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April 29, 2011
What if our local, state and federal governments could accurately estimate the full economic and environmental costs of their infrastructure investments?
Over the past 18 months, a team of researchers at the Massachusetts Institute of Technology has developed a life-cycle model for select building and paving materials. This effort will soon provide the scientific community, industry leaders and policymakers with an innovative cradle-to-grave analysis of both the environmental and economic costs of typical buildings and pavements in the United States.
Life-cycle assessment (LCA) is a technique to quantify the environmental impacts, such as the global warming potential, of a product or service. The strength of LCA is that it accounts for all events, processes and activities that occur over the entire life cycle, from raw materials extraction and product manufacturing to operation and maintenance, and finally, demolition and waste management.
From an infrastructure perspective, adopting such a cradle-to-grave approach is a necessity as we work towards understanding and reducing our environmental footprint.
Infrastructure applications such as buildings and pavements require massive resource inputs during their construction and operate for decades into the future. LCA provides the optimal platform to break down the infrastructure life cycle, identify where environmental impacts are occurring, and propose strategies for improving the footprint.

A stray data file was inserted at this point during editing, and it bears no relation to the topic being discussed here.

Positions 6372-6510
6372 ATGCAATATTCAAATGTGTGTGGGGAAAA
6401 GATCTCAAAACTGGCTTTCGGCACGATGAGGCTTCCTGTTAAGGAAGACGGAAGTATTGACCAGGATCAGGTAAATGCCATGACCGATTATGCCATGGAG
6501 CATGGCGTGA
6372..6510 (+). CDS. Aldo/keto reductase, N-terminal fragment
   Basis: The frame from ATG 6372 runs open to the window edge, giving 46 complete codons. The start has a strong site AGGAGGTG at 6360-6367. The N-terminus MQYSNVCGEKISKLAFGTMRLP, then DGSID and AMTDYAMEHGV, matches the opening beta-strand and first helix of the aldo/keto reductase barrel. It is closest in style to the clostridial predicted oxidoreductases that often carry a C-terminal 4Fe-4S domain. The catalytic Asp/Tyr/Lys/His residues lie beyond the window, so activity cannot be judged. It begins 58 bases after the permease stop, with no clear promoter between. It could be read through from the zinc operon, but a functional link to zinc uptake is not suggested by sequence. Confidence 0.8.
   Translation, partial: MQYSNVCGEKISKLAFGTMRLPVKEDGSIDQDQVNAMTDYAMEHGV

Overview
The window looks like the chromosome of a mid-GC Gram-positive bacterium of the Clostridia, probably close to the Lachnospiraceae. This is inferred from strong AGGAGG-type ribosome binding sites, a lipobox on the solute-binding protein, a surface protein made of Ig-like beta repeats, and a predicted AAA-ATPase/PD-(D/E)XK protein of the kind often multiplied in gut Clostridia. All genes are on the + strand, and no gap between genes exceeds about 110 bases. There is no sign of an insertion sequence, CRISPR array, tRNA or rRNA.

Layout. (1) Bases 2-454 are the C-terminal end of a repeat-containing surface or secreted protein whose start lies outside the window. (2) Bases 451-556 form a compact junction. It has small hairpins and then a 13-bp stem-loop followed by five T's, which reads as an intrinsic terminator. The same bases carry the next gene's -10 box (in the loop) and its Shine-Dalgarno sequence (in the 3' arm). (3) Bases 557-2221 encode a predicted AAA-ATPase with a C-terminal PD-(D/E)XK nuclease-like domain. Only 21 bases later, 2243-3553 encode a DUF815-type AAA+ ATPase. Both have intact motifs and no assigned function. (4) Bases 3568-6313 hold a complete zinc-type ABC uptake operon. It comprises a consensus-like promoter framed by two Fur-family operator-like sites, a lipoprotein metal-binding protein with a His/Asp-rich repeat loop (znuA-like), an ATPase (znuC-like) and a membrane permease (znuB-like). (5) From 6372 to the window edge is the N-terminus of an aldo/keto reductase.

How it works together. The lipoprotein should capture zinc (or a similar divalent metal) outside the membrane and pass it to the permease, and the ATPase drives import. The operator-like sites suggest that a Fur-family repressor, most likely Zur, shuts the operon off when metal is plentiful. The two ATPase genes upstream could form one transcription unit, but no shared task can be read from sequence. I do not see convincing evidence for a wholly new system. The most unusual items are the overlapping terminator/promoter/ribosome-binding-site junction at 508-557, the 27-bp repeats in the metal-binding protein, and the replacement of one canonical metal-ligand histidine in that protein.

Infrastructure road map
Our research focuses on concrete, asphalt, steel and wood the foundation of our infrastructure all over the world. These materials are in widespread use every day and are inextricably linked to virtually every facet of modern life.
The ubiquity of these core paving and building materials has given rise to several attempts to quantify our respective environmental and economic impacts, so that a data-driven understanding of these costs can allow engineers and policymakers to develop the best design techniques for sustainability and cost-effectiveness.
Life-cycle studies have produced three primary results:
• Focus on the operational phase: The operational phase of buildings and pavements often account for as much as 90 percent of their carbon dioxide emissions throughout their life cycles.